2019 Jun 5:1120672119855210. doi: 10.1177/1120672119855210. [Epub ahead of print]

Atypical papillitis: An isolated manifestation of Lyme disease.


Lyme disease is a rare condition caused by the bacterium Borrelia burgdorferi. Despite typical symptoms including fever, headache, fatigue, and a characteristic skin rash, sometimes we cannot find those due to the lack of physician consultation in those early stages. If this disease is left untreated, infection could spread to the nervous system causing neuroborreliosis, an atypical and complicated manifestation of this disease. We present the case of an atypical papillitis, probably caused by this bacterium. We suspected this because of the results on the indirect test bloods and the improvement of the symptoms after treatment. This entity should be considered as a possible diagnosis of atypical optical neuropathies, particularly if it occurs in an endemic area.



Lyme disease is NOT A RARE CONDITION.

Neuroborreliosis is NOT ATYPICAL. It is the inevitable outcome without treatment.

Note that they state the “atypical” papillitis is probably due to Lyme and they make that decision based upon a blood test as well as improvement after treatment.

This is a great example of how doctors should be treating Lyme/MSIDS clinically. They also shouldn’t be fearful of treating this clinically. Due to abysmal serology testing, doctors should understand that testing positive is not a prerequisite, but if symptoms add up, they should treat clinically and look at results.  As they say, “the proof’s in the pudding.”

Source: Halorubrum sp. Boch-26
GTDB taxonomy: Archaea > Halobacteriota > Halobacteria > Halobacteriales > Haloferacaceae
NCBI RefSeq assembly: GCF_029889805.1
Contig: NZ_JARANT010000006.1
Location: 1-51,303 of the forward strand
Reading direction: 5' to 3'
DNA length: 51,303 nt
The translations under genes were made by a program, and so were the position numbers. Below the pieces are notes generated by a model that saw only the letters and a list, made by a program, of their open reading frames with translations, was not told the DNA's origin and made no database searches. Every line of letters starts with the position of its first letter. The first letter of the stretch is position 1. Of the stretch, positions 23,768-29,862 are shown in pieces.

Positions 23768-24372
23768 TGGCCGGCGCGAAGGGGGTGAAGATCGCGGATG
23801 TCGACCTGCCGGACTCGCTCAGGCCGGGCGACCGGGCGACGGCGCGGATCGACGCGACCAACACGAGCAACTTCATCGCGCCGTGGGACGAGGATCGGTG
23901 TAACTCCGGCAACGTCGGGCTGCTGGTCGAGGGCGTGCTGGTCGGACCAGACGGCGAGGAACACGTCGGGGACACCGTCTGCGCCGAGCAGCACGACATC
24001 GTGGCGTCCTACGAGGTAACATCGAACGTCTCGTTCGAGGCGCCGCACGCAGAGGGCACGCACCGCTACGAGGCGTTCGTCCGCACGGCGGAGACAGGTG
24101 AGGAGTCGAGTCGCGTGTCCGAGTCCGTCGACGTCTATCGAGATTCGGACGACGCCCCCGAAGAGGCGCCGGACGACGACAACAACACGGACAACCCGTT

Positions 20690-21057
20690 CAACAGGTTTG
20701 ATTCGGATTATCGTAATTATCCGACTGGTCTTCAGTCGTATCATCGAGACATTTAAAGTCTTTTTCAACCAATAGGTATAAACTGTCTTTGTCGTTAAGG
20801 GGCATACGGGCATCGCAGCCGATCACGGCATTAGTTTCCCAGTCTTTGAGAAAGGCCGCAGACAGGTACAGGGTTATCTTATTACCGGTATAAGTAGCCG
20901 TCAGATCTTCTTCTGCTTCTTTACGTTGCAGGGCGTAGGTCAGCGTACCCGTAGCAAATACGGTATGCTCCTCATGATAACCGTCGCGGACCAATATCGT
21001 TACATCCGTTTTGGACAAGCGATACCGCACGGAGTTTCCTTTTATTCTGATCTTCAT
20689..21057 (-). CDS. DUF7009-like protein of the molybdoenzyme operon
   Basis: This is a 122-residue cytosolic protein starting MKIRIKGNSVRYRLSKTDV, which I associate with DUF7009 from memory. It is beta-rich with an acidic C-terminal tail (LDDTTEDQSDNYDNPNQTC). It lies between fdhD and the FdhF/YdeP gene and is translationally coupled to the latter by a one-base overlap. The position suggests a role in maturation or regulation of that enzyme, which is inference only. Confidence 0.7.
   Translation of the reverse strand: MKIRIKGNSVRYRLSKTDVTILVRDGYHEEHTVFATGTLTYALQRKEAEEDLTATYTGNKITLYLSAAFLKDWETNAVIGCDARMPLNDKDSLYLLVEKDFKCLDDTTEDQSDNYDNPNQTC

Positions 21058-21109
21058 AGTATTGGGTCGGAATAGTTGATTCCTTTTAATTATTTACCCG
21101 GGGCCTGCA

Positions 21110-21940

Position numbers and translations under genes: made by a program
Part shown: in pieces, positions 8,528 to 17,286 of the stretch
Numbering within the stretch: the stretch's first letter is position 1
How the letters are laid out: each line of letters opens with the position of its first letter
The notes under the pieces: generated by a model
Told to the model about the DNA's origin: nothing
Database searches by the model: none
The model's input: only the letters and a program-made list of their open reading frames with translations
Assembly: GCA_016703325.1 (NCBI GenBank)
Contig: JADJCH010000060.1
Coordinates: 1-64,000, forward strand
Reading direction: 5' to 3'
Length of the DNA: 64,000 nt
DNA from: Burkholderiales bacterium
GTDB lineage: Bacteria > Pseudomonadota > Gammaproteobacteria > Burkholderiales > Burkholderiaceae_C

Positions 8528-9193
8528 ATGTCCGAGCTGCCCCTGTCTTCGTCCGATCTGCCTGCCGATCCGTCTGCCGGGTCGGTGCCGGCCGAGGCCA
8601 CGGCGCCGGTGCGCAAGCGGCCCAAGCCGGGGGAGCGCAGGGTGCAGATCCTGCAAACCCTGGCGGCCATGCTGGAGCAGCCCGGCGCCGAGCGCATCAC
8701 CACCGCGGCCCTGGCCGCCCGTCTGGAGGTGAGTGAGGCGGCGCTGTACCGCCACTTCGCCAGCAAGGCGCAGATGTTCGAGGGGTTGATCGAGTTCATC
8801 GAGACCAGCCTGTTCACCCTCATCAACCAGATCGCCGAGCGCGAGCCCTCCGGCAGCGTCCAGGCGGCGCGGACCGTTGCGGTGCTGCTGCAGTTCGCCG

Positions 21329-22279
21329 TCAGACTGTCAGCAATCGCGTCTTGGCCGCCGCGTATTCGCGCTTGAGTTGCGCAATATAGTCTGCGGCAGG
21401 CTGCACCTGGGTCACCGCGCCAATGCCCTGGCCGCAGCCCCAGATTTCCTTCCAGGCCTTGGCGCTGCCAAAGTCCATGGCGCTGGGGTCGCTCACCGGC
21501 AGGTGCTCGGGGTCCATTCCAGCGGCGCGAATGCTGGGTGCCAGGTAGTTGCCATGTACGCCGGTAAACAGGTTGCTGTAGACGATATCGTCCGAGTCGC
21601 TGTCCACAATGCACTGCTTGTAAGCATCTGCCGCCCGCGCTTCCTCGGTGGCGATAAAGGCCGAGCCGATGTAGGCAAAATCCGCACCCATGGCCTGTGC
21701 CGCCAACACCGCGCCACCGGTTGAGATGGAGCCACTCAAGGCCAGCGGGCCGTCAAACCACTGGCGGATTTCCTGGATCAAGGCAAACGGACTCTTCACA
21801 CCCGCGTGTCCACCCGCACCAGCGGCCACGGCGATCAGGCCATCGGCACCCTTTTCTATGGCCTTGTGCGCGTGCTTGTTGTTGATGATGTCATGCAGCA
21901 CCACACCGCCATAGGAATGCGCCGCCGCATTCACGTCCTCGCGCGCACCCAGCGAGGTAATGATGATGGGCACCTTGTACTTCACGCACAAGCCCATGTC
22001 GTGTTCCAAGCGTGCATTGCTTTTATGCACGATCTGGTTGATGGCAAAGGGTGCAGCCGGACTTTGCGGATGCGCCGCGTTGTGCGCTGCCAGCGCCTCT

Lyme/MSIDS should be considered in any neuropathy. It is a well known symptom. 

According to the National Eye institute, papillitis is a twenty dollar word for optic nerve inflammation.

Lyme loves the eyes and nerves and causes wide spread inflammation.


  • loss of vision
  • pain in the eye
  • interference with accurate color vision (dyschromatopsia)


  • Diseases that result in damage to the lining of nerves (demyelinating diseases) such as multiple sclerosis and encephalomyelitis; viral or bacterial infections such as polio, measles, pneumonia, or meningitis
  • nutritional or metabolic disorders such as diabetes, pernicious anemia, and hyperthyroidism
  • secondary complications of other diseases
  • reactions to toxic substances such as methanol, quinine, salicylates, and arsenic
  • trauma

Being in an endemic area has NOTHING to do with this.

Ticks are everywhere, and happily transmitting diseases as they travel. These types of limiting statements by ignorant researchers have been used against patients for decades. Doctors desperately need to study this and stop believing and repeating ancient mythology.

For more on Lyme & eye issues:  The authors described patients with tick-transmitted diseases presenting with the following ophthalmologic findings:

  • Follicular conjunctivitis
  • Periorbital edema and mild photophobia
  • Bell’s palsy, cranial nerve palsies and Horner syndrome
  • Argyll Robertson pupil
  • Keratitis
  • Optic neuritis, papilledema, papillitis and neuroretinitis
  • Myositis of extraocular muscles and dacryoadenitis
  • Episcleritis, anterior and posterior scleritis
  • Anterior, intermediate, posterior and panuveitis
  • Retinal vasculitis, cotton wool spots and choroiditis
  • Retinitis, macular edema and endophthalmitis

I sent all of this information to the first author. Hopefully, she will read it.


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